Modulation of Tryptophan and Serotonin Metabolism as a Biochemical Basis of the Behavioral Effects of Use and Withdrawal of Androgenic-Anabolic Steroids and Other Image- and Performance-Enhancing Agents
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Modulation of tryptophan (Trp) metabolism may underpin the behavioral effects of androgenic-anabolic steroids (AAS) and associated image and performance enhancers. Euphoria, arousal, and decreased anxiety observed with moderate use and exercise may involve enhanced cerebral serotonin synthesis and function by increased release of albumin-bound Trp and estrogen-mediated liver Trp 2,3-dioxygenase (TDO) inhibition and enhancement of serotonin function. Aggression, anxiety, depression, personality disorders, and psychosis, observed on withdrawal of AAS or with use of large doses, can be caused by decreased serotonin synthesis due to TDO induction on withdrawal, excess Trp inhibiting the 2 enzymes of serotonin synthesis, and increased cerebral levels of neuroactive kynurenines. Exercise and excessive protein and branched-chain amino acid intakes may aggravate the effects of large AAS dosage. The hypothesis is testable in humans and experimental animals by measuring parameters of Trp metabolism and disposition and related metabolic processes.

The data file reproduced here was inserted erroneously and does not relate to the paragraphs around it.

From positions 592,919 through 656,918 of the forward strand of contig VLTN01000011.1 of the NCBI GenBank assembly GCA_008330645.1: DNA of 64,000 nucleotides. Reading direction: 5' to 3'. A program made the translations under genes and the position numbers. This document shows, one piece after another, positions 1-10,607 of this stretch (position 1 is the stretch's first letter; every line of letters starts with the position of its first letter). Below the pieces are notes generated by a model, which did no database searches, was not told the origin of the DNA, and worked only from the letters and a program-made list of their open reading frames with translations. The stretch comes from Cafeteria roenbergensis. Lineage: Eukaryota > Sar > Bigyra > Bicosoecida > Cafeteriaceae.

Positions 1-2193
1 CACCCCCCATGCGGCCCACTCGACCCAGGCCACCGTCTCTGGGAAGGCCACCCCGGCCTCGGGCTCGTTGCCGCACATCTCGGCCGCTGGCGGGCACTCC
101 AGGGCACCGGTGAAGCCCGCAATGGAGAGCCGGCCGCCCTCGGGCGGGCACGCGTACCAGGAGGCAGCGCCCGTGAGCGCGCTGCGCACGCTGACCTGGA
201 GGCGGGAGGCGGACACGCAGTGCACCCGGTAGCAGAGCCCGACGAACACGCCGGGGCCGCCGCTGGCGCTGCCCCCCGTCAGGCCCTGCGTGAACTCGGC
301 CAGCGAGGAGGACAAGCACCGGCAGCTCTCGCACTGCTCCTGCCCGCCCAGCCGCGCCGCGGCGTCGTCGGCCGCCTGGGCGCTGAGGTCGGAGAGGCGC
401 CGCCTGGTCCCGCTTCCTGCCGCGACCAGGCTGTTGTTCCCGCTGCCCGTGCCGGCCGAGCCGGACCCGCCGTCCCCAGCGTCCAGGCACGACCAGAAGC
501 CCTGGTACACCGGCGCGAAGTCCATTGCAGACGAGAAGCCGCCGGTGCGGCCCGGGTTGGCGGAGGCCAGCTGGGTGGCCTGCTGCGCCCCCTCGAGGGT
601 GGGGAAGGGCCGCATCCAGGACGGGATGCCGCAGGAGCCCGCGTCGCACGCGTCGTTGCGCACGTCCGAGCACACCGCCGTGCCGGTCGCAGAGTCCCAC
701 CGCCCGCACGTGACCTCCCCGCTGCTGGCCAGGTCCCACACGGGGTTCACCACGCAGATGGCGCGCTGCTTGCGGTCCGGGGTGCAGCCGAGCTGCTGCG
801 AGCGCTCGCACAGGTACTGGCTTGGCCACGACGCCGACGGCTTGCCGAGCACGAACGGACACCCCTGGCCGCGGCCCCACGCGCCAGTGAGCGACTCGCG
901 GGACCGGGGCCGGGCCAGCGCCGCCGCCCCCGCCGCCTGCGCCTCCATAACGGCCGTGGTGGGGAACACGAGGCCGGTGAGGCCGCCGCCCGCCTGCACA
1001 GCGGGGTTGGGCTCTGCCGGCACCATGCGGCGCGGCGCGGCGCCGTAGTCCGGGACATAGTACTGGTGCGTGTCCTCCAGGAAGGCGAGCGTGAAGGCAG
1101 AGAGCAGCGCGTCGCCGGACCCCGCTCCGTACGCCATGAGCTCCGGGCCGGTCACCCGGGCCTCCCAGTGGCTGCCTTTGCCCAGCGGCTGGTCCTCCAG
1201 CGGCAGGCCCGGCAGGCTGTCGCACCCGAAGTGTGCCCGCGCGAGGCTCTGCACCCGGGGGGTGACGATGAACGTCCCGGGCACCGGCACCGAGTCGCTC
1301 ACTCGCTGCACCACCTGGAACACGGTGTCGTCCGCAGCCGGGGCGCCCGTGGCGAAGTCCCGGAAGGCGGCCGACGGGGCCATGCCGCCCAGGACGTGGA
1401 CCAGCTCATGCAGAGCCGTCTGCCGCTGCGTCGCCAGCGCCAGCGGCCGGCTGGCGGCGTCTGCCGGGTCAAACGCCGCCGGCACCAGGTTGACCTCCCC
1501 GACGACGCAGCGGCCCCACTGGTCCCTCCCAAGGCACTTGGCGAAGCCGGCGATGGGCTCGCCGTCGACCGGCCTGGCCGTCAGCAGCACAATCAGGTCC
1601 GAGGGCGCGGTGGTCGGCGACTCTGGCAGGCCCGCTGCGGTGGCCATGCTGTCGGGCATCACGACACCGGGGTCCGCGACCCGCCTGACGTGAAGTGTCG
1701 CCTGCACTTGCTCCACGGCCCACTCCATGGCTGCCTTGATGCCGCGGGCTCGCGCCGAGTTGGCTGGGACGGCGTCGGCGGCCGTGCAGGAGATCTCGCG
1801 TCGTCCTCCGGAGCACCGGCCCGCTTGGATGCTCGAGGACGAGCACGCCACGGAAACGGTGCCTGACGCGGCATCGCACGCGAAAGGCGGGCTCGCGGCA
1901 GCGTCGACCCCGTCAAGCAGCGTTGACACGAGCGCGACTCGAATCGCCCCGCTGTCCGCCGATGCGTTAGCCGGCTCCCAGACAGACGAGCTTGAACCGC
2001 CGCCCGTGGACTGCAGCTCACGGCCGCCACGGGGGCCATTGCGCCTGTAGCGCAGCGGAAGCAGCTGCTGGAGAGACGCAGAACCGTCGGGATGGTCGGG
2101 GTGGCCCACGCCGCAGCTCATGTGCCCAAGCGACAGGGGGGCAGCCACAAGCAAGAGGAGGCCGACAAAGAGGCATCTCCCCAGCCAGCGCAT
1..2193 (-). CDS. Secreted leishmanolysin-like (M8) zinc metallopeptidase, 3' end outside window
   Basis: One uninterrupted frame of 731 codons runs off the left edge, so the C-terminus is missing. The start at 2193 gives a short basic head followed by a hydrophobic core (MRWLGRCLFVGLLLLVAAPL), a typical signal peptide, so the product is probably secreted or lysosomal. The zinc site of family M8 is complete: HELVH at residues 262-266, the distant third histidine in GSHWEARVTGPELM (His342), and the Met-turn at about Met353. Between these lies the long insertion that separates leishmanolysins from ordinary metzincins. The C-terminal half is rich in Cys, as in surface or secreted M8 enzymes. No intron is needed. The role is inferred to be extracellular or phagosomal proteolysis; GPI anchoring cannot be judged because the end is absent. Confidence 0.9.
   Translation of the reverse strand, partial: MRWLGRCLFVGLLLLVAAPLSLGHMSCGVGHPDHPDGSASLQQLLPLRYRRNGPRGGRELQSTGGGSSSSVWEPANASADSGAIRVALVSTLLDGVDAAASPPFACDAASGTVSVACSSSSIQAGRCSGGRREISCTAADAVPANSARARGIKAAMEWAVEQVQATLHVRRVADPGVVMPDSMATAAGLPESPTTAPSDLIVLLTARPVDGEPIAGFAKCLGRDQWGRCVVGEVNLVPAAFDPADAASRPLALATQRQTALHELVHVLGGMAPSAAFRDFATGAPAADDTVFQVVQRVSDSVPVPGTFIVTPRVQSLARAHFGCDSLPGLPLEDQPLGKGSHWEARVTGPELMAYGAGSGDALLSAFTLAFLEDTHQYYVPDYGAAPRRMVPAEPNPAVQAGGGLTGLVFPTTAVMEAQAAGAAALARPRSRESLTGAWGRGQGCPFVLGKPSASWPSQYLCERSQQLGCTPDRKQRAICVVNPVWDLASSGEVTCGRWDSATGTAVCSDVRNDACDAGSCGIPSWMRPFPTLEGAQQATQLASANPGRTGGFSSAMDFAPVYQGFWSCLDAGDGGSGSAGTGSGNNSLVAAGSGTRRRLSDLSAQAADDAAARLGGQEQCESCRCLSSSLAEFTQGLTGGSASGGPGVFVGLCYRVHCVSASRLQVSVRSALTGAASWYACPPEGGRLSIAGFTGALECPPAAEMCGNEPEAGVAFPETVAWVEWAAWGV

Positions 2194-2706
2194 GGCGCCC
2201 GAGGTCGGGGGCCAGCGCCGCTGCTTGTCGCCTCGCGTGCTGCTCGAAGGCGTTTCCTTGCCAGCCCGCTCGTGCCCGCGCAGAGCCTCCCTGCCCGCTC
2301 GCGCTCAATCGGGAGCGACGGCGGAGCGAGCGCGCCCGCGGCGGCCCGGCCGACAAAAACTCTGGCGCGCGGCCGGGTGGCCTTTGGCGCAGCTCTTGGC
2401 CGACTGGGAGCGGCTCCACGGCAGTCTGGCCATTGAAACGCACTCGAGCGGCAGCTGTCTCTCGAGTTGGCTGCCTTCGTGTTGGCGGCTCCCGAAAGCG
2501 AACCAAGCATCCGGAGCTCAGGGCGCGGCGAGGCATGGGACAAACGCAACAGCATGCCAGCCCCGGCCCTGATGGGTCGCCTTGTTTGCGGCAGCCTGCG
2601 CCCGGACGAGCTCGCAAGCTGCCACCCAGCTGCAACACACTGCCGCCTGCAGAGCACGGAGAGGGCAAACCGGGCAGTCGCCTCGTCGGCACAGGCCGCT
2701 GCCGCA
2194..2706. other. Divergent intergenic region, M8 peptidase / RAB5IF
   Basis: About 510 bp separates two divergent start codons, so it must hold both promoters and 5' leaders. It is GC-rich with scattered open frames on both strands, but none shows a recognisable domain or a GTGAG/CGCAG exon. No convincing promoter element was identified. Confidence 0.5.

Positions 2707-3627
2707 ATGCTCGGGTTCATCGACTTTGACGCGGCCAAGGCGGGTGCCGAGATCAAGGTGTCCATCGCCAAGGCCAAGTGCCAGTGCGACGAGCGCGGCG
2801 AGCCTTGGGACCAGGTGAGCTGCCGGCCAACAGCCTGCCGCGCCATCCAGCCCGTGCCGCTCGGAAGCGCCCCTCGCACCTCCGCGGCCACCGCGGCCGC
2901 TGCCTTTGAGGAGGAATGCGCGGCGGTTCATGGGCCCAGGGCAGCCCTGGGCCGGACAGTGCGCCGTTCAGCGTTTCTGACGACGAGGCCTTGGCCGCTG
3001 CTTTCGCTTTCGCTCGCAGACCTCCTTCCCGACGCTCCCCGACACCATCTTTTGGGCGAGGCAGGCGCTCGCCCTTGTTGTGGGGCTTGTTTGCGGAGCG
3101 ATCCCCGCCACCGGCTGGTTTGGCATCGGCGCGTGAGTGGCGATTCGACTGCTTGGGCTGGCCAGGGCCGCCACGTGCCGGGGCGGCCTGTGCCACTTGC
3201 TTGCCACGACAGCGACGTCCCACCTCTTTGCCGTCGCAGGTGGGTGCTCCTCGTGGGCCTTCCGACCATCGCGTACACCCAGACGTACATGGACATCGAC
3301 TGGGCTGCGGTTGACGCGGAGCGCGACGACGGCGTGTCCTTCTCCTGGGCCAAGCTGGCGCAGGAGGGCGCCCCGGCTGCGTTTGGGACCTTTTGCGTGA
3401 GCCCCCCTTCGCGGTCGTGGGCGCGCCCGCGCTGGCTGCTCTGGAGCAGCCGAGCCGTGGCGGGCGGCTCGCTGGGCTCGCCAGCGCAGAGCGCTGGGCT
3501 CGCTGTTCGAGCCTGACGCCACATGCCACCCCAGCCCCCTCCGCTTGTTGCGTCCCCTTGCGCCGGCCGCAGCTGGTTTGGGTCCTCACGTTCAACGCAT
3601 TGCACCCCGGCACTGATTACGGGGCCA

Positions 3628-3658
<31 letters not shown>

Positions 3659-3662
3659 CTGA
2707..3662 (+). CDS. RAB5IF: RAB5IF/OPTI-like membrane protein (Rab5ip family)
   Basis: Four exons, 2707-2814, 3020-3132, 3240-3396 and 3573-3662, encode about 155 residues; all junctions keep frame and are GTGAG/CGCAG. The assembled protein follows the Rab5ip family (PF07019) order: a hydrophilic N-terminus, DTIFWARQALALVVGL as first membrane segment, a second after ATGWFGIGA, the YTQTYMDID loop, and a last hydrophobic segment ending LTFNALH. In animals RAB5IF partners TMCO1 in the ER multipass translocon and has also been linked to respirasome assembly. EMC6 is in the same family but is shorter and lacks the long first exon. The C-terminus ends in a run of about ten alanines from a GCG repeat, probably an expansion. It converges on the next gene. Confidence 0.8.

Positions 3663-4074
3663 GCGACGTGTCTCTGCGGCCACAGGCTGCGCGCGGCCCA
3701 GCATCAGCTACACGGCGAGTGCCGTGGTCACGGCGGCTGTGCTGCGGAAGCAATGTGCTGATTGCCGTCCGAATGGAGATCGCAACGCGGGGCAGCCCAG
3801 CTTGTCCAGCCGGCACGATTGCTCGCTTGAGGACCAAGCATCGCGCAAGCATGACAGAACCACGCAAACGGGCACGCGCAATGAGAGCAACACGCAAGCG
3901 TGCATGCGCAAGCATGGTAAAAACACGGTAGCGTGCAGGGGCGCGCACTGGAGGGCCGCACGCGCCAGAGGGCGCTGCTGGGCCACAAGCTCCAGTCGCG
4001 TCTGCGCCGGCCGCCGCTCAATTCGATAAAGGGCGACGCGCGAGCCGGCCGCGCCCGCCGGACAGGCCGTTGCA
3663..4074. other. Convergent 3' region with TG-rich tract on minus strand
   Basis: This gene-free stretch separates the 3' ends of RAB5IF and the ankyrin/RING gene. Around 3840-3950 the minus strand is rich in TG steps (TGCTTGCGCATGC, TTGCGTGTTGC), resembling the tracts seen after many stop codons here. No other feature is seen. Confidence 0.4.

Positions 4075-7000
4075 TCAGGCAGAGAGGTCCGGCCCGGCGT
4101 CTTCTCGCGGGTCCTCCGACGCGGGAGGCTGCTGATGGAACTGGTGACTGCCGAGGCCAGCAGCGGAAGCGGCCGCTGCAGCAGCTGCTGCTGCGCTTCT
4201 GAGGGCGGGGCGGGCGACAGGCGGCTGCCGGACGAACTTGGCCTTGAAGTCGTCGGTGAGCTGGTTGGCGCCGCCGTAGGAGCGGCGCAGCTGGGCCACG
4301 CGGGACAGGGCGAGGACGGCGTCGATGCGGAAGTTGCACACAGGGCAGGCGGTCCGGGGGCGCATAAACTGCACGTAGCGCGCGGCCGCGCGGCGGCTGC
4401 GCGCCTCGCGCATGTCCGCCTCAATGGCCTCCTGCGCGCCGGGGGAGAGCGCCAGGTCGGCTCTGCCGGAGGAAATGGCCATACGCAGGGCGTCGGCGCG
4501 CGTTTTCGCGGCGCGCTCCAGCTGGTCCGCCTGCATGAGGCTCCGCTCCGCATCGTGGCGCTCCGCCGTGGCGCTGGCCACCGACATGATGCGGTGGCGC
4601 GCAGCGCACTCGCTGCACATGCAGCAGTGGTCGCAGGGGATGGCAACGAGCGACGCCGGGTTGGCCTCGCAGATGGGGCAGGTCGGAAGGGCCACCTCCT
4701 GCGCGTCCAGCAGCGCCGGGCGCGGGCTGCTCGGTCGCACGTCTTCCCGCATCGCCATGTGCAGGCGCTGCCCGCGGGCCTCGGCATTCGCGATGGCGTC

International Journal of Tryptophan Research;
Badawy, A.A. (2018) 'Modulation of Tryptophan and Serotonin Metabolism as a Biochemical Basis of the Behavioral Effects of Use and Withdrawal of Androgenic-Anabolic Steroids and Other Image-and Performance-Enhancing Agents', International Journal of Tryptophan Research, 11, p.1178646917753422. DOI: 10.1177/1178646917753422.
Dynodwr Gwrthrych Digidol (DOI)https://doi.org/10.1177/1178646917753422
Article published in International Journal of Tryptophan Research on 19 February 2018, available open access at: https://doi.org/10.1177/1178646917753422.
Cardiff Metropolitan University (Grant ID: Cardiff Metropolian (Internal))
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